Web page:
You brought up a lot of important points that aren't really about what I wrote. It sounds to me like you and I agree on many things. I think kids need to be allowed to move more during learning. I oppose tests (standardized and otherwise). I am against moving ahead all the kids to the next topic before we know for sure everyone has mastered the current topic, which makes for a strong case in favor of individualized instruction/curriculum.

You asked me what about the public school environment do I think should be replicated in a home environment. Is that discussion even on the table in response to my original post? If the public school in question is doing things well, then I like socialization with lots of kids from different backgrounds and cultural and socioeconomic groups. You can do that with homeschooling and unschooling. So why did you ask me that?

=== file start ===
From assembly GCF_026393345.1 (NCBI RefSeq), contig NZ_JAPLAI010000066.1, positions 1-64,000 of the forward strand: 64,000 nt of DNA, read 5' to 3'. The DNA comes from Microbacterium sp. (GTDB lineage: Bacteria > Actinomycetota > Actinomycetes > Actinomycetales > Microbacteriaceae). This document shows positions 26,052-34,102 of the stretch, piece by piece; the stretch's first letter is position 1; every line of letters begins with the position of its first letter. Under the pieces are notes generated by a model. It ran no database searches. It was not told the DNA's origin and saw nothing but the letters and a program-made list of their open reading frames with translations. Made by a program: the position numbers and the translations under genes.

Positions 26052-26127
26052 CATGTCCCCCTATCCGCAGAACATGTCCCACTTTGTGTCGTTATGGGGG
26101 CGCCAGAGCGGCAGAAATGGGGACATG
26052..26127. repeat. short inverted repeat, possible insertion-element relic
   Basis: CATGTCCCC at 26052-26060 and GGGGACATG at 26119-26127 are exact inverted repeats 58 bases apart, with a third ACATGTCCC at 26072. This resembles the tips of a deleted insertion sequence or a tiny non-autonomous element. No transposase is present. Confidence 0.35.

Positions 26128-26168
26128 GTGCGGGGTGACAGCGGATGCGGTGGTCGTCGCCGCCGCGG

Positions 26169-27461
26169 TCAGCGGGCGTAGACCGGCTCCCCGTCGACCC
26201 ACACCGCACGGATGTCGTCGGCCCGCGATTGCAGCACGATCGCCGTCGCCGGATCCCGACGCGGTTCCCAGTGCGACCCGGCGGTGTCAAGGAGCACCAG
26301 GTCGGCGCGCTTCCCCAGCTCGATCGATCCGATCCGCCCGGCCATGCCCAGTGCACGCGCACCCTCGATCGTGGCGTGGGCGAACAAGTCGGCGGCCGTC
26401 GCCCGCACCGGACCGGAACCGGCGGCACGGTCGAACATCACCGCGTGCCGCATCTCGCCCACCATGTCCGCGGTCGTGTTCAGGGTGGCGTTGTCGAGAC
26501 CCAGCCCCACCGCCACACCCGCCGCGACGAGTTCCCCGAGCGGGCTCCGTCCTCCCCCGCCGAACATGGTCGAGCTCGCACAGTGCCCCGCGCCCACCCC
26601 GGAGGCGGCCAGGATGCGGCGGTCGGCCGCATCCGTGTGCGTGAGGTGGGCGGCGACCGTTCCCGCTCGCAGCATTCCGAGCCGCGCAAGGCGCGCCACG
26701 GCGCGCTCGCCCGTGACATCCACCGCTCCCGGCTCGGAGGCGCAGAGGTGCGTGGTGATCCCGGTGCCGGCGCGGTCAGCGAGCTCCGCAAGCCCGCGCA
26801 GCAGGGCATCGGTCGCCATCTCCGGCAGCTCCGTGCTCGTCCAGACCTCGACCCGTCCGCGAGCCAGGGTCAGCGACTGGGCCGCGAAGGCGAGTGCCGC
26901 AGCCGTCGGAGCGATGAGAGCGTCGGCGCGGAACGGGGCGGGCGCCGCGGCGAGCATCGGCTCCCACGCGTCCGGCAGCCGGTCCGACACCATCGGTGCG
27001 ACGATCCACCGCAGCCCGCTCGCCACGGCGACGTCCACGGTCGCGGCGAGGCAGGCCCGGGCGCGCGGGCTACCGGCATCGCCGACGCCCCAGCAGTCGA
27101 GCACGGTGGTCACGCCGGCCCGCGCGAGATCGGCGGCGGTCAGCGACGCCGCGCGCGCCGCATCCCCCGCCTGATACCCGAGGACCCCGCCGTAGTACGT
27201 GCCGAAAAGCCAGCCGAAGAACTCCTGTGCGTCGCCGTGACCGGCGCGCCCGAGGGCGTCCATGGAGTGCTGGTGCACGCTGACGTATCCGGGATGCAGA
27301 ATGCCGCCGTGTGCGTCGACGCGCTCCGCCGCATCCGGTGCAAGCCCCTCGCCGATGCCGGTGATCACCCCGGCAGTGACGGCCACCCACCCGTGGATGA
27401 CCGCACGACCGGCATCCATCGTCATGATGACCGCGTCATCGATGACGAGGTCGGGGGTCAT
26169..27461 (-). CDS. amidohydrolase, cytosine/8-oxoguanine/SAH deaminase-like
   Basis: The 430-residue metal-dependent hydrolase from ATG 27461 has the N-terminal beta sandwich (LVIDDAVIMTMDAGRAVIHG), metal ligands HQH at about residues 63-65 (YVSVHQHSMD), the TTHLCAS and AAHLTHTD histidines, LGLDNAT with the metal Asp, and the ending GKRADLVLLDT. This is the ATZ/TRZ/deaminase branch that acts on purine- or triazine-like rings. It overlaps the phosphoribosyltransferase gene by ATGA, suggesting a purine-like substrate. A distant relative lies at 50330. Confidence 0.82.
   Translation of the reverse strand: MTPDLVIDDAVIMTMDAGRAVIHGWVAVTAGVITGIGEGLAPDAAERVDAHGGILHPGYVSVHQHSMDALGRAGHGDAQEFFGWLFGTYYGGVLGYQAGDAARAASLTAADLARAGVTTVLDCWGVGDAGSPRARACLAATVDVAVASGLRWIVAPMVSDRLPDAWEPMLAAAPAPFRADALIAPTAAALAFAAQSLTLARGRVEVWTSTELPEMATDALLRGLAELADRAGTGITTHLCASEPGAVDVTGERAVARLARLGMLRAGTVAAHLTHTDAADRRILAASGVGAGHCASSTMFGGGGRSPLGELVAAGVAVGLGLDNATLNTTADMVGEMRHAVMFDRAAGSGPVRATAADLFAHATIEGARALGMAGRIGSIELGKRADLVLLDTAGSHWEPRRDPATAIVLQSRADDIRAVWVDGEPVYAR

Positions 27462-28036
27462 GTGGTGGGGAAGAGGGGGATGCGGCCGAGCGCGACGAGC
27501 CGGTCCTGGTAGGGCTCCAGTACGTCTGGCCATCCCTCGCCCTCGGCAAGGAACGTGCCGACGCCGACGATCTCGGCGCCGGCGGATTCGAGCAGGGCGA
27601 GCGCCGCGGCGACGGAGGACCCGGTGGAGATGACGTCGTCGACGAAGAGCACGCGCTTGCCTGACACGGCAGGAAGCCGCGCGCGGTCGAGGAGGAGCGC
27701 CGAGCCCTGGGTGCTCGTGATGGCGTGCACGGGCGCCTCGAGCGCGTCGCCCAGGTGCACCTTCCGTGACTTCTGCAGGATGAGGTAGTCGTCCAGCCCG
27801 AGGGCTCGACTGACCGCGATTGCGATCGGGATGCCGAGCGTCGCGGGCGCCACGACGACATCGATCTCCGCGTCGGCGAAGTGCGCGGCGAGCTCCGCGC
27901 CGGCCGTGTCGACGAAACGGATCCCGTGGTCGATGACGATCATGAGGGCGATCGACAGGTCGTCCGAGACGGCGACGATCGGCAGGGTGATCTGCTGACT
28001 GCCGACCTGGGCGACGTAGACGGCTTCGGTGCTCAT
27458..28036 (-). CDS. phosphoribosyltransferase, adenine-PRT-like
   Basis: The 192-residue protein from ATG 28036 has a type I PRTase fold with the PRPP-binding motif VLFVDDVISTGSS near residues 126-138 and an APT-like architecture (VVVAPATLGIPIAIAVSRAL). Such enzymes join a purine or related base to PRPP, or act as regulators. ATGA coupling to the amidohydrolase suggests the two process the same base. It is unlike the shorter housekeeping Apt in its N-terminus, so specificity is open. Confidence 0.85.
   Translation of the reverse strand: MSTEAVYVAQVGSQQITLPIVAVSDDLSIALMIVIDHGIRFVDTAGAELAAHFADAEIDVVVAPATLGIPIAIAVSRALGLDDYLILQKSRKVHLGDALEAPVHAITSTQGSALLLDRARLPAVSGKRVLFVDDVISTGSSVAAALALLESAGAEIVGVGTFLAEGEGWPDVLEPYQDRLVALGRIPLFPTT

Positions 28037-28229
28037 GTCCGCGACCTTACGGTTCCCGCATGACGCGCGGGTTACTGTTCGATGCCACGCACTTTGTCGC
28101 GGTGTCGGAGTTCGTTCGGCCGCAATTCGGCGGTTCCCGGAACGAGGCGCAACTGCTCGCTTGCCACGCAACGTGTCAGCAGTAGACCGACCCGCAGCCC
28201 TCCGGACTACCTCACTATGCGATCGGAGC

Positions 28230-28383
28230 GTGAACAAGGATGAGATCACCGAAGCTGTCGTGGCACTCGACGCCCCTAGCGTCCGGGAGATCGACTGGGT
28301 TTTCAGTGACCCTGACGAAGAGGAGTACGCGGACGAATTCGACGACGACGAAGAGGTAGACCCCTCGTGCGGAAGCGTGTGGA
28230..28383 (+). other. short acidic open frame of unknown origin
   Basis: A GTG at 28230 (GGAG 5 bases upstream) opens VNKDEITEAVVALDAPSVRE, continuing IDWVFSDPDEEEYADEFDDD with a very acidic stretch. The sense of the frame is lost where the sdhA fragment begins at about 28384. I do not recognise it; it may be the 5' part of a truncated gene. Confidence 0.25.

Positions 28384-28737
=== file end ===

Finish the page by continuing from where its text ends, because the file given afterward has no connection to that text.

Your final thoughts lead me to believe you came here looking to pick a fight. Please re-read my original post and more of my blog, as well as the kinds of things I share on Twitter (@dowbiggin) and my personal website at -- I think you'll find I am not the enemy here. I don't believe in government control of families. I do believe that many parents are not in a position or well-qualified (for a number of reasons) to teach their own children at home, and I include myself in that number. I would not be able to homeschool my child. Period. However, I do teach him a LOT, including an inordinate amount of time spent supervising and sometimes guiding him through homework. Not by my choice, necessarily, but it is what it is. I also teach him through experiences we have together. Ask anyone who knows me and my child, I am doing plenty of educating of my own child without keeping him out of a traditional school setting. This is what works for me. Glad to hear something else works for you. I think that is one of the things that is great about this country.

But please don't pick a fight when we are all on the same side.